Istanbul: Memories and the City

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First edition

Istanbul: Memories and the City (İstanbul: Hatıralar ve Şehir) is a largely autobiographical memoir by Orhan Pamuk that is deeply melancholic. It talks about the vast cultural change that has rocked Turkey – the unending battle between the modern and the receding past. It is also a eulogy to the lost joint family tradition. Most of all, it is a book about Bosphorus and Istanbul's history with the strait. It was translated into English by Maureen Freely in 2005.

Pamuk wrote the book when he was on the verge of depression. In an interview he recalled: "My life, because of so many things, was in a crisis; I don’t want to go into those details: divorce, father dying, professional problems, problems with this, problems with that, everything was bad. I thought if I were to be weak I would have a depression. But every day I would wake up and have a cold shower and sit down and remember and write, always paying attention to the beauty of the book."[1]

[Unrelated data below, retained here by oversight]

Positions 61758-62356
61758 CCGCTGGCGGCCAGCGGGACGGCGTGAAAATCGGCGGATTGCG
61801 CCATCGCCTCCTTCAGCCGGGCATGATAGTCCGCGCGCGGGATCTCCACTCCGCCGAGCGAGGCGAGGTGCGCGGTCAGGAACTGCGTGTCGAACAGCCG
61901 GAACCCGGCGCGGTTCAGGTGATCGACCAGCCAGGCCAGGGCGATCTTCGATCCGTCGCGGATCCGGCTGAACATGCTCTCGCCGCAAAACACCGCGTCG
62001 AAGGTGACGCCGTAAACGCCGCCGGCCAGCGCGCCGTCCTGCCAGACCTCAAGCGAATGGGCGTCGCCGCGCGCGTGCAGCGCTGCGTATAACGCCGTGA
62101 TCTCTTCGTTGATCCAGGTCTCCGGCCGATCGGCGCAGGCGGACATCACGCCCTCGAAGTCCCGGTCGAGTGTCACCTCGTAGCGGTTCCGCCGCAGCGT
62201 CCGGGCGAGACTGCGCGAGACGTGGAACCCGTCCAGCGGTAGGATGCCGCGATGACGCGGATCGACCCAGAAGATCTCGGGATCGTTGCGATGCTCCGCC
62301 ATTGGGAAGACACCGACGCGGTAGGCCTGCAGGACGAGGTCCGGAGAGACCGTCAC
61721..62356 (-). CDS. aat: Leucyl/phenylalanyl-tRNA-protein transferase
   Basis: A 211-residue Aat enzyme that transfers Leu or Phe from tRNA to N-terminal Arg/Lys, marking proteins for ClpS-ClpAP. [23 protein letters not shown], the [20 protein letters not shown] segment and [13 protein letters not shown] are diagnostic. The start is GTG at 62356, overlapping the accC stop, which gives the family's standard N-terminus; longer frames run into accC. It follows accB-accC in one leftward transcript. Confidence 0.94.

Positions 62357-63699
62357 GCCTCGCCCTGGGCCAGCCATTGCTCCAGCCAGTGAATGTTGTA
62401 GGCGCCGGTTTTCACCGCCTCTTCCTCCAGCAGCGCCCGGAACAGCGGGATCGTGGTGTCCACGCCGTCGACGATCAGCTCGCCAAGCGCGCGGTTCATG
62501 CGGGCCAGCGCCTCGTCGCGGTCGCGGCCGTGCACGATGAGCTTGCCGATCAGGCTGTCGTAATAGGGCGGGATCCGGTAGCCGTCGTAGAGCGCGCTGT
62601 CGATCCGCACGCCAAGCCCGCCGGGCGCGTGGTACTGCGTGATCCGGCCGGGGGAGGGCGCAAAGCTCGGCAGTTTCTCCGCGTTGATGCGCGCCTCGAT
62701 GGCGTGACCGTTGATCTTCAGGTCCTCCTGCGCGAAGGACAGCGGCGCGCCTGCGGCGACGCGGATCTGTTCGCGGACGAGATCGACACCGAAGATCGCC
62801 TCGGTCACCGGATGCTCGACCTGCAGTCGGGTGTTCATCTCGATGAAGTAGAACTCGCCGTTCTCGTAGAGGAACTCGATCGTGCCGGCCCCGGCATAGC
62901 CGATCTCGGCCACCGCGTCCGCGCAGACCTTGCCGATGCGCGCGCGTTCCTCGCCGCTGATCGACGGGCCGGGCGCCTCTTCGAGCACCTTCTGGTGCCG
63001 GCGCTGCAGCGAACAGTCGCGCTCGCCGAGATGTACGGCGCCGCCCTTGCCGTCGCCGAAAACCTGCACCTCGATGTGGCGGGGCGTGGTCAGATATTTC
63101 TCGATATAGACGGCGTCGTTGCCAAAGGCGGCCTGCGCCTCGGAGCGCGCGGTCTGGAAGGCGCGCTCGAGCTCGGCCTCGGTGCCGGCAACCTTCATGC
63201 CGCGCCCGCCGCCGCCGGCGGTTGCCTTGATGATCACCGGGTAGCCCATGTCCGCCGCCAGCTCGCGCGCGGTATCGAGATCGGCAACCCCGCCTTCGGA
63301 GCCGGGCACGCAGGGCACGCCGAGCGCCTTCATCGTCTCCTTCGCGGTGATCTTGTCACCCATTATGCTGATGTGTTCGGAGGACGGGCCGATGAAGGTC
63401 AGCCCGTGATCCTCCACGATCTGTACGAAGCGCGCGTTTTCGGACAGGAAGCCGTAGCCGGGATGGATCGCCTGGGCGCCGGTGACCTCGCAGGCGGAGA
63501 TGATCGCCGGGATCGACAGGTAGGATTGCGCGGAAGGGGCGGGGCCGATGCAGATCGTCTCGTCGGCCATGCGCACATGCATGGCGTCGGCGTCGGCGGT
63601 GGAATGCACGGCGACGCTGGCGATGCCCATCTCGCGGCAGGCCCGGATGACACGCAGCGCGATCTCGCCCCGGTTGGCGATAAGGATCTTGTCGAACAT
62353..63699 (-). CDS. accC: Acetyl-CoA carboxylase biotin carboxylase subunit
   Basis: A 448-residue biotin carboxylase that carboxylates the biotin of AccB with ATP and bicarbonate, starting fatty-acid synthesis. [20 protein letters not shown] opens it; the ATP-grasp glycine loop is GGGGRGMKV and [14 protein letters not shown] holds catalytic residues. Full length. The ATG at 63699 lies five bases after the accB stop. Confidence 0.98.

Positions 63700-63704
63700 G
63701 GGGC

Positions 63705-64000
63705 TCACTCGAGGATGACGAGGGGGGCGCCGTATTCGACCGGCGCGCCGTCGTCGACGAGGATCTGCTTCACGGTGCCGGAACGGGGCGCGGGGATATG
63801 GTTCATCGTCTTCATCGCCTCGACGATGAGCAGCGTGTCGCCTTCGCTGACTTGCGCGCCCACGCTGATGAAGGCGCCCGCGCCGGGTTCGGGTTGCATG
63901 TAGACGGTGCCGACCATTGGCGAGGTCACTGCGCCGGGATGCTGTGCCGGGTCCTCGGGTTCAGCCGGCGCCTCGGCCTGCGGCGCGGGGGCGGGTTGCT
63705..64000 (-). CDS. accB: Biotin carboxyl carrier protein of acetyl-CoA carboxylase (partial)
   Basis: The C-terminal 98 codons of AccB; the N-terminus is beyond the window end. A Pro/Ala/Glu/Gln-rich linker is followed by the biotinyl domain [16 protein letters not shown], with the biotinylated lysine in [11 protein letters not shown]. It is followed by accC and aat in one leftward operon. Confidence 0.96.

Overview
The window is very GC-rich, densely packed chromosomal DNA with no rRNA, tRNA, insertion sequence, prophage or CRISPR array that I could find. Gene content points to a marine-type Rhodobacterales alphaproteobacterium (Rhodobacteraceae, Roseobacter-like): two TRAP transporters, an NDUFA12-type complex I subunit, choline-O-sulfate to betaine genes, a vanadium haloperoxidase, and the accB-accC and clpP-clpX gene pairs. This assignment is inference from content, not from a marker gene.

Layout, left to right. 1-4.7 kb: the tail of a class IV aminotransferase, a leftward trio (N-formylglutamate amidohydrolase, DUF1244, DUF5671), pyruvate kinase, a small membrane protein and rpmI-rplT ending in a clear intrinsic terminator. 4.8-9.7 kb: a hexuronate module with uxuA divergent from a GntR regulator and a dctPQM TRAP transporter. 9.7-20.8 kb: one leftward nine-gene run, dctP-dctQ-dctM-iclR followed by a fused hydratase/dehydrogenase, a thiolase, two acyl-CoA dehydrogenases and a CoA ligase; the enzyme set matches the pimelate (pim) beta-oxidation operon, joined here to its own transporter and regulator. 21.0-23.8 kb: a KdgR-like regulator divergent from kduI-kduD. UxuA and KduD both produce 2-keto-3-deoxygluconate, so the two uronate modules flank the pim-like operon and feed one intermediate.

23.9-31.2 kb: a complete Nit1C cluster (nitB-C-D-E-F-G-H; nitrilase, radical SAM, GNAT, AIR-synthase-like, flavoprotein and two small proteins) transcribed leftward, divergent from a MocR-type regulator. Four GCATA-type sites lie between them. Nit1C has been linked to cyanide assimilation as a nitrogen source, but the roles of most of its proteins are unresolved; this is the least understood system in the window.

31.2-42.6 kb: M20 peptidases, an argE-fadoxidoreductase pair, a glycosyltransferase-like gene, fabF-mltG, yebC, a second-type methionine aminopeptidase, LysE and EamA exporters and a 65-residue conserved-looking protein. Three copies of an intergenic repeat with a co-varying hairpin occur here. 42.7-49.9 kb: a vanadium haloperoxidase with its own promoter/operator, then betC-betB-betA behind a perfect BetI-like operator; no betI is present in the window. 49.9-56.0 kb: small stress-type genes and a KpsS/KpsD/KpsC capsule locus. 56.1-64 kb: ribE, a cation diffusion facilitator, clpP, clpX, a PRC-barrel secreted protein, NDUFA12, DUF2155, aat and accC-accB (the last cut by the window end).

His family was furious about their portrayal, especially his brother.[1] Pamuk said that he lost him because of the book, and agreed that he may have hurt the feelings of his mother also.[1]

The personal memories of the author are intertwined with literary essays about writers and artists who were connected in some way to Istanbul. A whole chapter is dedicated to Antoine Ignace Melling, a 19th-century Western artist who made engravings about Constantinople. Pamuk's favourite Istanbuli writers, who meant inspiration for him and also became figures of his book, are Yahya Kemal Beyatlı, Reşat Ekrem Koçu, Abdülhak Şinasi Hisar, Ahmet Rasim and Ahmet Hamdi Tanpınar. His favourite Western travelogue writers play a similar role like Gérard de Nerval, Théophile Gautier and Gustave Flaubert.

The book is illustrated by the photographs of Ara Güler, among other professional photographs, chosen by Pamuk because of the melancholic atmosphere of his pictures. Several pictures of Pamuk, alone or with members of his family, are also included.

References[edit]

  1. ^ a b c Wild River Review - Volume 1 Number 1

External links[edit]